As a boy growing up among the farmlands of Iowa, travel always tugged at Bill Bryson’s heartstrings. Lucky for us, when the Midwesterner left his roots to see the world, he took us with him. From A Walk in the Woods along the Appalachian Trail to the wild and wonderful Australian outback In a Sunburned Country, and even through A Short History of Nearly Everything, Bryson has given audiences a passenger-seat view into the funny and factual accounts of his journeys around the globe and his pseudo-trips back in time. Now, the acclaimed travel author aims to make us fall in love with One Summer: America 1927—the ‘coming-of-age season’ of our nation.

Bryson is part of the 2013-2014 Maryville University St. Louis Speakers Series, and will appear at Powell Hall Oct. 29. LN recently spoke with the author via phone from his home in England, where he resides with his wife and children.

You have traveled throughout the world. How does St. Louis measure up?

I grew up in Des Moines, so we went to St. Louis a lot. My dad was a sports writer with the Des Moines Register, and we would often go to St. Louis for Cardinals games. We went to the All-Star game at Busch Stadium in 1964—that was the most memorable visit. I was about 12 at the time, and it was the peak of my infatuation with baseball. The Cardinals have had some of the best baseball teams in modern times. I grew up a big Cardinals fan.

What is it about travel that hooked you?

I grew up in the Midwest in the ’50s and ’60s, and I always had a powerful urge to see the world. Iowa wasn’t the most exciting place, and I was eager to see bigger cities and bright lights… where exciting things happened. So (at age 22), I hitchhiked through Europe one summer, and I essentially never came home—I found a job and met a girl I married. When you’re a foreigner living in another country, it gives you a new perspective. Because of doing that, I wanted to see more.

What was special about your time in Australia, detailed in your book, In a Sunburned Country?

I went there in the winter time, and I was expecting Australia just to be like Southern California—all beaches and sunshine. But it was not at all like Southern California in Melbourne. It rained and was miserable. I hadn’t expected any of it, so Australia was so much more interesting than I had imagined. There is so much more diversity there. It was really almost like falling in love. I was completely knocked out. It’s like nowhere on Earth. I’m happy in America and I’m happy in Britain, and it’s such a nice fusion of those two things. It has the friendliness and extroversion of America and the British sense of humor, and, of course, they drive on the left and their court and education systems are much more British.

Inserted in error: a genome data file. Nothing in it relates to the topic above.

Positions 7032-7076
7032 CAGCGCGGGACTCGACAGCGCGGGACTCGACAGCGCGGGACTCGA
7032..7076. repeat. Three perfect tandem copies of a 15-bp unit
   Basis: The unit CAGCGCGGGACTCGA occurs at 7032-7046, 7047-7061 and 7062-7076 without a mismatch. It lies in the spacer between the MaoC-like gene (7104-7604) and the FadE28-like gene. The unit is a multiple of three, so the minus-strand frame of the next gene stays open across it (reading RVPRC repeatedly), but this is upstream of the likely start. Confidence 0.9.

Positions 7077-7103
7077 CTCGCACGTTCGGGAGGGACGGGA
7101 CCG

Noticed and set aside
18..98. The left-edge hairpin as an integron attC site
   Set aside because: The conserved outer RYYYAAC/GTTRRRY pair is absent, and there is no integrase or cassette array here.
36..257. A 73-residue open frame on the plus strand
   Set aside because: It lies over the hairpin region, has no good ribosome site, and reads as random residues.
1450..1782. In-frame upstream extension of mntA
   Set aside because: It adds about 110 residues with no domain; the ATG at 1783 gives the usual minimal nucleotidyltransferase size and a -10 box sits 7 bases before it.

What was the highlight of your Appalachian Trail journey, chronicled in your book, A Walk in the Woods?

Whenever we stopped. It was the hardest thing I’ve ever done. I hated almost every minute of it. Looking back on it, I’m really glad I did it. I’ve been to mountaintops with views that can only be seen from them. But mostly I was miserable, tired, hot and sore all over, and carrying a 50-pound pack is just terrible. Every time I came off the trail—because you have to leave to buy fresh supplies every few days—and I was staying in a hotel and having a meal in a restaurant, I’ve never been happier in my life. You can’t imagine how good a shower feels when you’ve gone without one for days and been sleeping in the same clothes.

What would you say to travelers who are setting off on a big trip?

Keep an open mind. Don’t expect everything to be just like it is at home; if you want everything to be just like it is at home, you should stay at home. I think it is really interesting to go out and see the things that are better than at home and worse than at home. There are alternative ways people are doing the kinds of things we do every day of our lives.

Talk about the differences between living in England and America.

I like both countries very much, and I find it very easy to move back and forth. Since we speak the same language, it makes communication very easy. Whether you are Irish, American or English, it is easy to become intimate very quickly. It’s funny how we get confused about other people’s accents and everything. We think alike much more than other cultural groups.

Tell us about your new book, One Summer: America 1927.

It comes back to baseball, and also to the Spirit of St. Louis. I always was fascinated that these two things happened in the same summer: Babe Ruth set the home run standard (60) and Charles Lindbergh completed the first non-stop flight from New York to Paris with the Spirit of St. Louis. Then I started looking into it more, and I found that there were lots and lots of other things that also happened that summer. You could argue it was the most significant summer in the modern times of American history. There also was the Great Mississippi flood, and that same severe weather caused violent tornadoes; the first talking picture, which completely transformed popular entertainment; the television was introduced for the first time—it was one eventful thing after another the whole summer.

Why is it important to write about these historic events?

These things are pretty well forgotten these days. We were the richest, most powerful nation for quite some time. We grew rich from the first World War, and Europe was devastated from it. It’s hard to imagine now, but the U.S. didn’t have a lot of self-confidence in the ’20s. America routinely looked to Europe for culture. And Europe did everything intellectually important at the time. Then there was this outburst of self-confidence in America. Once we had it, we never looked back. And it was like we never doubted it for a minute.

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